03 Feb Public Safety and Community Rules Come First During Spring Break on Pensacola Beach
by Katie King |Katie@ewbullock.com
Public Safety and Community Rules Come FirstDuring Spring Break on Pensacola Beach
“Pensacola Beach is a popular spring break destination, famed for its soft white sand, emerald-hued waters, and a carefree, easy-going atmosphere,” said Paolo Ghio, Executive Director of the SRIA. “We welcome all visitors here and want to ensure that everyone is able to enjoy the hospitality our community has to offer.”To ensure that happens, the SRIA and ECSO are asking the public to adhere to the following regulations.
“We want spring break to be safe, enjoyable and fun for all,” said Escambia Sheriff’s Office Chief Deputy Chip Simmons. “Our laws and ordinances will be enforced for everyone’s safety.”
KNOW THE RULES
Adult beverages are allowed on the beach. Glass containers, underage drinking and public drunkenness are not. Illegal drugs and driving under the influence will not be tolerated. Laws and ordinances will be strictly enforced, for everyone’s safety.Wherever you’re staying, please be respectful of your neighbors and keep your noise level in check.In addition, motorized vehicles, generators, grills, fires and any open flames are prohibited on the beach.For spring break safety tips from Escambia County Sheriff’s Office Chief Dep. Chip Simmons, watch this video.
LEAVE ONLY YOUR FOOTPRINTS
Rule of thumb: If you brought it to the beach, carry it back with you. Tents, umbrellas, chairs and beach gear are not allowed to be left overnight on the beach. Trash cans are provided near all beach entrances, and you are asked to fill in any holes you may dig in the sand.
Dogs are welcome on the beach at two designated dog parks only. Rules of usage are posted on line and at the parks. As always, please be courteous and remove pet waste.“Remember the motto, ‘Leave Only Your Footprints Behind,’” said Ghio. “If you follow that advice, it will help to preserve the natural beauty of our beaches and help ensure all visitors have an enjoyable experience.”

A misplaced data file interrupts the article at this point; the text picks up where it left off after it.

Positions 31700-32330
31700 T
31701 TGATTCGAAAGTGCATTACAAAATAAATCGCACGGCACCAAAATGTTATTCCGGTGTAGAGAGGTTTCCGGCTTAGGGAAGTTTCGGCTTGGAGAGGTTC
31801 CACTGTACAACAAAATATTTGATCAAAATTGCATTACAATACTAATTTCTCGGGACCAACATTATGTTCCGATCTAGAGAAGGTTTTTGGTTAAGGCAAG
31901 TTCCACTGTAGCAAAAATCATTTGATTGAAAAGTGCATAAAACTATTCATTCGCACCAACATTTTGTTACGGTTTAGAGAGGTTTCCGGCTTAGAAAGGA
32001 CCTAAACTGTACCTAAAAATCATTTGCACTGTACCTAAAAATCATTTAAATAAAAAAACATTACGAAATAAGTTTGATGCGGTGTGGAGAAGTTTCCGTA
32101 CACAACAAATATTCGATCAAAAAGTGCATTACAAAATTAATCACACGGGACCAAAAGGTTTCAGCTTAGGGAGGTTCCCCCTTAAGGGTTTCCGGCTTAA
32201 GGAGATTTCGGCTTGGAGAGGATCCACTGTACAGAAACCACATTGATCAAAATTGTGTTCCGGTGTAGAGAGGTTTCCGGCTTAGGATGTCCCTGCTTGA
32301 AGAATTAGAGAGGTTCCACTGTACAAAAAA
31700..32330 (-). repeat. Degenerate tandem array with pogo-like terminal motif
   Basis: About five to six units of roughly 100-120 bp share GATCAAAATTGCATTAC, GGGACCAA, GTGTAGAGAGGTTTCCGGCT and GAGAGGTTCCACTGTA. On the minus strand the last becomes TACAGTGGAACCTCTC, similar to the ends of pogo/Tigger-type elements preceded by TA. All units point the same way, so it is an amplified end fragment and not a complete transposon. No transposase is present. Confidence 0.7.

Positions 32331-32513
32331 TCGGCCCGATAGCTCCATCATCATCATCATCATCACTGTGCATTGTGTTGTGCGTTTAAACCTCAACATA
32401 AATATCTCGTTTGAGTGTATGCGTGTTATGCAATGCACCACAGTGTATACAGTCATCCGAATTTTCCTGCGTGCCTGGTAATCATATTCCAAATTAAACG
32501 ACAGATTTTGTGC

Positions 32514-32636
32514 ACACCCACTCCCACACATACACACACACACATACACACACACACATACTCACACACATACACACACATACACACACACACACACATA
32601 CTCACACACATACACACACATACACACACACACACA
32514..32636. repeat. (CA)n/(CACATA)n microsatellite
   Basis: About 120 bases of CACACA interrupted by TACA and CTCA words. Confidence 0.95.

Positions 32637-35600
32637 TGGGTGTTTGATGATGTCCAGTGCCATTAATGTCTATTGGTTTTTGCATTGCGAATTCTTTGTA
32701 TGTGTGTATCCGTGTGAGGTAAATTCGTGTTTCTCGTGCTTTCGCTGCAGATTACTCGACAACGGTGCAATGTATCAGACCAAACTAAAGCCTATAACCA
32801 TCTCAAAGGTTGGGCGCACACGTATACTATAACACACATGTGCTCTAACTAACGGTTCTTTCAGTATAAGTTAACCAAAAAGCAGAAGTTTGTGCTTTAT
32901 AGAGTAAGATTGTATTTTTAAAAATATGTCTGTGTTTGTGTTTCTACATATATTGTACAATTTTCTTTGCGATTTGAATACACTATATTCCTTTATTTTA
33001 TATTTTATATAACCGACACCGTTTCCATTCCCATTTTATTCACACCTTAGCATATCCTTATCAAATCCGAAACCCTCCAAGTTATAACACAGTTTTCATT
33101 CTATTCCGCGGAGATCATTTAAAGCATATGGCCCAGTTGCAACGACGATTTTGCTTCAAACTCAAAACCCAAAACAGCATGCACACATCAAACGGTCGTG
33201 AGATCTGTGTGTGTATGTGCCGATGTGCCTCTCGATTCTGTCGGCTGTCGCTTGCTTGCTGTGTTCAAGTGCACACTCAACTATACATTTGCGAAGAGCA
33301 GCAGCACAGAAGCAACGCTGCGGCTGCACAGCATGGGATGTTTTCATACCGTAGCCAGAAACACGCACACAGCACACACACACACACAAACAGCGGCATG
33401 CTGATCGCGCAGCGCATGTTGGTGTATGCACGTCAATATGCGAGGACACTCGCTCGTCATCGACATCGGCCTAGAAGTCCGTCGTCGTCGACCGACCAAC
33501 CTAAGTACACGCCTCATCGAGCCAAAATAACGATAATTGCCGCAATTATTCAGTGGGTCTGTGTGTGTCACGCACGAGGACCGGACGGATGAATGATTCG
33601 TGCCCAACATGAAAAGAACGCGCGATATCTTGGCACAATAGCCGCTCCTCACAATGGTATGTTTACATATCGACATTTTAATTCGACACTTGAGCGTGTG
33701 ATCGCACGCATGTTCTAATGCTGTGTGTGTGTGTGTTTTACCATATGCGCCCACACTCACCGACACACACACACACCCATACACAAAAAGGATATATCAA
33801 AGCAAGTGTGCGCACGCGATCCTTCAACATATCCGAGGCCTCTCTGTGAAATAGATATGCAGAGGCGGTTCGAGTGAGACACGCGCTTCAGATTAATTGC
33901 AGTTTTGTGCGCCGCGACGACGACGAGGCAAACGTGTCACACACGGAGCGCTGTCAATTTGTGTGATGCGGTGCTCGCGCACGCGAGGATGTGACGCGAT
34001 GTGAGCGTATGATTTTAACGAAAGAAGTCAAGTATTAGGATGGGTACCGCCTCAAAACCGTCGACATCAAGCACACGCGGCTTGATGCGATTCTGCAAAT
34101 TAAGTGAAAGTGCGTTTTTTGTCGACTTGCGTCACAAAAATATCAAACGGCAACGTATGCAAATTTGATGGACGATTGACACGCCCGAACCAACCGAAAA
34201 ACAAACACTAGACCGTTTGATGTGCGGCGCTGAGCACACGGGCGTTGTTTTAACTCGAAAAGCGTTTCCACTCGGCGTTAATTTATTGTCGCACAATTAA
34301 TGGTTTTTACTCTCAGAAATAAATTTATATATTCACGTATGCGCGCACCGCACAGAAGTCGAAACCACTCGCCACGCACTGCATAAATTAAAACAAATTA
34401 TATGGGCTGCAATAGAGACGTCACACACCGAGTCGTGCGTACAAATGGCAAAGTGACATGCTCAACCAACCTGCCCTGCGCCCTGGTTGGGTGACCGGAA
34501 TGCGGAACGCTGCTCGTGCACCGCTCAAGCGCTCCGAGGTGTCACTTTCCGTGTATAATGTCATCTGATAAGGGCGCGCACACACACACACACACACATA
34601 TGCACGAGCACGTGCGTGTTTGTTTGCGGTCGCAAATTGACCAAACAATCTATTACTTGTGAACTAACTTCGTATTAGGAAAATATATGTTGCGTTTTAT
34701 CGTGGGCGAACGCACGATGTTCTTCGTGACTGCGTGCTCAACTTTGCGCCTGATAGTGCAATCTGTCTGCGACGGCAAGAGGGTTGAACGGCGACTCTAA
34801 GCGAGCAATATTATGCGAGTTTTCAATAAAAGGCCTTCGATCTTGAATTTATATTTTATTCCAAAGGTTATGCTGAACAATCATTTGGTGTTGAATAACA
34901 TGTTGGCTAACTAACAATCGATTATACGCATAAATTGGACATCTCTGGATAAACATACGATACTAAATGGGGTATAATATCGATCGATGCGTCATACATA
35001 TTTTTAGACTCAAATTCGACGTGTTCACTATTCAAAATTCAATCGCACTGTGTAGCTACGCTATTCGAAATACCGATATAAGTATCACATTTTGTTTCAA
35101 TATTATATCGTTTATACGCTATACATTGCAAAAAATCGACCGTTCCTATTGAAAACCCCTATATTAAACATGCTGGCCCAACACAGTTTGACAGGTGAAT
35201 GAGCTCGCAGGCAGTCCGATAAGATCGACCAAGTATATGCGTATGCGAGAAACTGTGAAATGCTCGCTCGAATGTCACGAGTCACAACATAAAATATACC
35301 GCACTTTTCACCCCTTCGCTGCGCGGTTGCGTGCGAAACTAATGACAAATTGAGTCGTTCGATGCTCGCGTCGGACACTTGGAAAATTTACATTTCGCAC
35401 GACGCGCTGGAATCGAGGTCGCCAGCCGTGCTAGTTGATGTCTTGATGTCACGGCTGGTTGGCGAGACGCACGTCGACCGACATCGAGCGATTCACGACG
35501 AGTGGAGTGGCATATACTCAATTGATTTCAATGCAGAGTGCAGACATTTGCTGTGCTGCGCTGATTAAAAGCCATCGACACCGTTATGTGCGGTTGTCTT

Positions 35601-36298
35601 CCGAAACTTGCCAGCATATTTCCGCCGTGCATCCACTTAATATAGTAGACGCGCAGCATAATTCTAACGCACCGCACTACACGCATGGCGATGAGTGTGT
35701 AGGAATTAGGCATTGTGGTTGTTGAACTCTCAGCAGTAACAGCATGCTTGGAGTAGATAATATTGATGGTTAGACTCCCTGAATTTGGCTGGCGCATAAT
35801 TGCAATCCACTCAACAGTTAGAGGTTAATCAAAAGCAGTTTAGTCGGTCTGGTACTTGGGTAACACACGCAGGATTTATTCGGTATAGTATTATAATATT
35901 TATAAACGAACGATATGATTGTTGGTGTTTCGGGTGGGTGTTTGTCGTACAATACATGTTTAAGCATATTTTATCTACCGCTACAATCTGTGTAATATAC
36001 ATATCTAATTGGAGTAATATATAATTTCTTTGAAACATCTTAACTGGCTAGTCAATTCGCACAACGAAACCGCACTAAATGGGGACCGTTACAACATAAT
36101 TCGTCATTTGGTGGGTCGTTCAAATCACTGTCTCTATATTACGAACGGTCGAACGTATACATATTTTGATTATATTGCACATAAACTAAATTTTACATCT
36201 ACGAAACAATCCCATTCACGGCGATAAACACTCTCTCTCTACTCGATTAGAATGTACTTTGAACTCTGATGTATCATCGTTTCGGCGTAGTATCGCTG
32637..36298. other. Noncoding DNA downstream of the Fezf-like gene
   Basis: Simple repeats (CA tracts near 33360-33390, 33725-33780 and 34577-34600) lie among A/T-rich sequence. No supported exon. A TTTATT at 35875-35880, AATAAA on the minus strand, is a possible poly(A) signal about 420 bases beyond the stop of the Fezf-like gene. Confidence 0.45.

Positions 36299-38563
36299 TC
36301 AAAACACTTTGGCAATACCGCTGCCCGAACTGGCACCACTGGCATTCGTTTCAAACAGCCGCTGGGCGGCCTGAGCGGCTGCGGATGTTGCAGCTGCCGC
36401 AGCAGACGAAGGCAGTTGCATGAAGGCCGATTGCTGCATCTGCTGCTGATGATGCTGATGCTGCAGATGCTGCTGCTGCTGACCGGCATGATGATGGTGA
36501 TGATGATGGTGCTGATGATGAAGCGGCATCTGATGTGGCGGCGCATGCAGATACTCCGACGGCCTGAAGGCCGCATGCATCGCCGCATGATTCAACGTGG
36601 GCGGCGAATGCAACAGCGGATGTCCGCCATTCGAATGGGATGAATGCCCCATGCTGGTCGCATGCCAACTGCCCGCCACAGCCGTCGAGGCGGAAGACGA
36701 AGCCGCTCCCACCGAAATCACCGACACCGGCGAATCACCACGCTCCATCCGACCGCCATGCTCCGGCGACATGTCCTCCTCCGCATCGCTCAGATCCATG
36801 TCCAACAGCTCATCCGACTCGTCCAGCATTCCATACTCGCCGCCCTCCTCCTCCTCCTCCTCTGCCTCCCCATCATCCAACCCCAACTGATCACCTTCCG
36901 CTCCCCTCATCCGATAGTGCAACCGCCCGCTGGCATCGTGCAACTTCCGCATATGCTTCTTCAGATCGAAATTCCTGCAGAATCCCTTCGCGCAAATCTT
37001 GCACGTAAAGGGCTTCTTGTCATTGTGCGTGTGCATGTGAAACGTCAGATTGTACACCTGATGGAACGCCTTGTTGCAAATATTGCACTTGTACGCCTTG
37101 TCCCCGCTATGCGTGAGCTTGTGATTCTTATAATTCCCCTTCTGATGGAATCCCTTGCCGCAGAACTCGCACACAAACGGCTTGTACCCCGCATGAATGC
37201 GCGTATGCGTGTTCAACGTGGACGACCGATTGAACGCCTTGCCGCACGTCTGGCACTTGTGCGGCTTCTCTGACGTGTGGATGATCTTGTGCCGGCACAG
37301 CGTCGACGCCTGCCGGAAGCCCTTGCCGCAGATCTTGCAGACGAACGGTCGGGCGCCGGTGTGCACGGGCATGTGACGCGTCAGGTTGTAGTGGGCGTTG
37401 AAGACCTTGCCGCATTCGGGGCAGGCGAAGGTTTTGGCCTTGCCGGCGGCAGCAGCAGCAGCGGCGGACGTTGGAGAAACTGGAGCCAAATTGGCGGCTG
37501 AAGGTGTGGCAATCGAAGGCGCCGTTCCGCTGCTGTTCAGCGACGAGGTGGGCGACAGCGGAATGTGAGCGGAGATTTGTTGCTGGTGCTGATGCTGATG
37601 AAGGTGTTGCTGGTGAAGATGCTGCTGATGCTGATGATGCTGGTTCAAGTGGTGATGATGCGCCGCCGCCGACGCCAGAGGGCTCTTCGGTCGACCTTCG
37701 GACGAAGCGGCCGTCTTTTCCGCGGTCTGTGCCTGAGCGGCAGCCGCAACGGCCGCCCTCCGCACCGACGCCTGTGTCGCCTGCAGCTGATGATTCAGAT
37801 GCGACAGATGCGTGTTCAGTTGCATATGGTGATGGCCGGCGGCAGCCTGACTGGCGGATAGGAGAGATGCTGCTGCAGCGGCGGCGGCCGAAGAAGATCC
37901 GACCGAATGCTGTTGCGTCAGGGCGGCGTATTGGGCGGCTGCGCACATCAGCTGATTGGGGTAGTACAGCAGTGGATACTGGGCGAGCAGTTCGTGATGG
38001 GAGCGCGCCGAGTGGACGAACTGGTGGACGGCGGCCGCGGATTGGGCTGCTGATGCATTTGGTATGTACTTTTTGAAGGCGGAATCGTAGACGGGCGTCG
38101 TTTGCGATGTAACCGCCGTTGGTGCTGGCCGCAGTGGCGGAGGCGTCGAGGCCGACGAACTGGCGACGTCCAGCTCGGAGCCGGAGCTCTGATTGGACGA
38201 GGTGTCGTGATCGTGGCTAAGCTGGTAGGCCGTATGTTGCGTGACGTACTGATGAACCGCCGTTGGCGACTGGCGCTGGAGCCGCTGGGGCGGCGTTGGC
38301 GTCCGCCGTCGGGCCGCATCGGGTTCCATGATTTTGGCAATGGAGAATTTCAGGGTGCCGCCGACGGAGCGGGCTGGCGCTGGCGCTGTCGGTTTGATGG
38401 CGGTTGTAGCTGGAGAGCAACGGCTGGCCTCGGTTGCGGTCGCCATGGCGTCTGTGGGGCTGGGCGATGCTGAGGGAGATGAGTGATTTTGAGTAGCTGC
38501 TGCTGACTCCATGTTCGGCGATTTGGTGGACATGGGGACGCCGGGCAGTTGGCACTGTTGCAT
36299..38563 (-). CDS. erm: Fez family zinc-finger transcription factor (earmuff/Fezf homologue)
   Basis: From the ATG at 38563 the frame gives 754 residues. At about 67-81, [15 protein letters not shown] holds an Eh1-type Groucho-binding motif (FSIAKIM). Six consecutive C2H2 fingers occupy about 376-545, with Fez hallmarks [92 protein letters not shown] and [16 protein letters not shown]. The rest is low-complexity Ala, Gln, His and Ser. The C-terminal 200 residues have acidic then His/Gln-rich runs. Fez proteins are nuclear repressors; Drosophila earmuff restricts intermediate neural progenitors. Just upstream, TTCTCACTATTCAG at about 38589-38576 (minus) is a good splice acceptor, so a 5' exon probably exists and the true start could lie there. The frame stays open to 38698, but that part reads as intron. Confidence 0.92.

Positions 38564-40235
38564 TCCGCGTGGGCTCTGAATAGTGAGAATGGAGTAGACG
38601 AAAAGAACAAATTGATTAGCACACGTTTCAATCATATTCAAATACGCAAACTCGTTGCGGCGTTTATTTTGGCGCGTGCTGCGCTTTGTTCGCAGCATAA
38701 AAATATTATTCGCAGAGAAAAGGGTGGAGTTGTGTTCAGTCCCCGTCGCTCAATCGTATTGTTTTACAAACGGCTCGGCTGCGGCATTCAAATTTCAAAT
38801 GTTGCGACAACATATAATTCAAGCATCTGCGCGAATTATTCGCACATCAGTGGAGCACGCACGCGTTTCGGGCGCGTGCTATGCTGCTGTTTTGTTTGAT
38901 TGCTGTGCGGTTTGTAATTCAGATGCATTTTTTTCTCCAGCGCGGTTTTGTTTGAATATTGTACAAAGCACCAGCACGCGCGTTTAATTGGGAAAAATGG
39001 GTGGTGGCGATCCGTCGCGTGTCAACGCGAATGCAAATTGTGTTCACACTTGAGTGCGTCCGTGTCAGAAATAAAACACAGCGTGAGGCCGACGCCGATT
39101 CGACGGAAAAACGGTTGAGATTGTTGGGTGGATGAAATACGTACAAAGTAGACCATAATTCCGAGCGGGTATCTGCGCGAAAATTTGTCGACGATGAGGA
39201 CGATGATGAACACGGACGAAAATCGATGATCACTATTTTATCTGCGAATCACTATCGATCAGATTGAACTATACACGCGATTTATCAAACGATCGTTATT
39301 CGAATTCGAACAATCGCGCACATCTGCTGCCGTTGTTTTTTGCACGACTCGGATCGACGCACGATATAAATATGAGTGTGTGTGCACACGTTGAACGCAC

To ensure everyone enjoys the beach and stays safe, Escambia County Public Safety Chief Dave Greenwood would like to remind all beachgoers to follow these tips:
KNOW THE FLAG COLORS
Know how to swim if you are going into the Gulf, and always swim near a lifeguard. Lifeguards will be stationed on Pensacola Beach daily starting March 1 at Casino Beach, with patrols driving the island, as necessary. Lifeguard stations at Park East, Park West and Quietwater Beach will be manned depending on staffing availabilities.Colored flags fly at all lifeguard stations and other beach entrances. This warning system is designed to alert the public about surf conditions. Here is what the colors mean:Green flag – Low hazard. Conditions are calm. Swim with usual caution.Yellow flag – Medium hazard. Moderate surf and currents. Swim with extra caution.Red flag – High hazard. High surf and dangerous currents. No swimming or wading is allowed in the Gulf of Mexico.Double red flag – WATER IS CLOSED. This is used during hurricanes or natural disasters. No swimming, wading or surfing is allowed in the Gulf of Mexico.Purple flag – Dangerous marine life is present. Exercise caution when in the water or on the shoreline.
Pensacola Beach is owned by Escambia County, Fla., and is under the direction of the Santa Rosa Island Authority (SRIA). The SRIA was created by the Florida legislature in 1947 under Chapter 24500. The SRIA does not receive tax support from the taxpayers of the county. It is fully funded from lease fees collected from business and residences on the beach. The SRIA board is made up of six members; five are named by members of the Escambia County Board of Commissioners whose term is the same as the commissioner who appointed them. Registered voters on Pensacola Beach elect the sixth member. The elected member’s term is two years.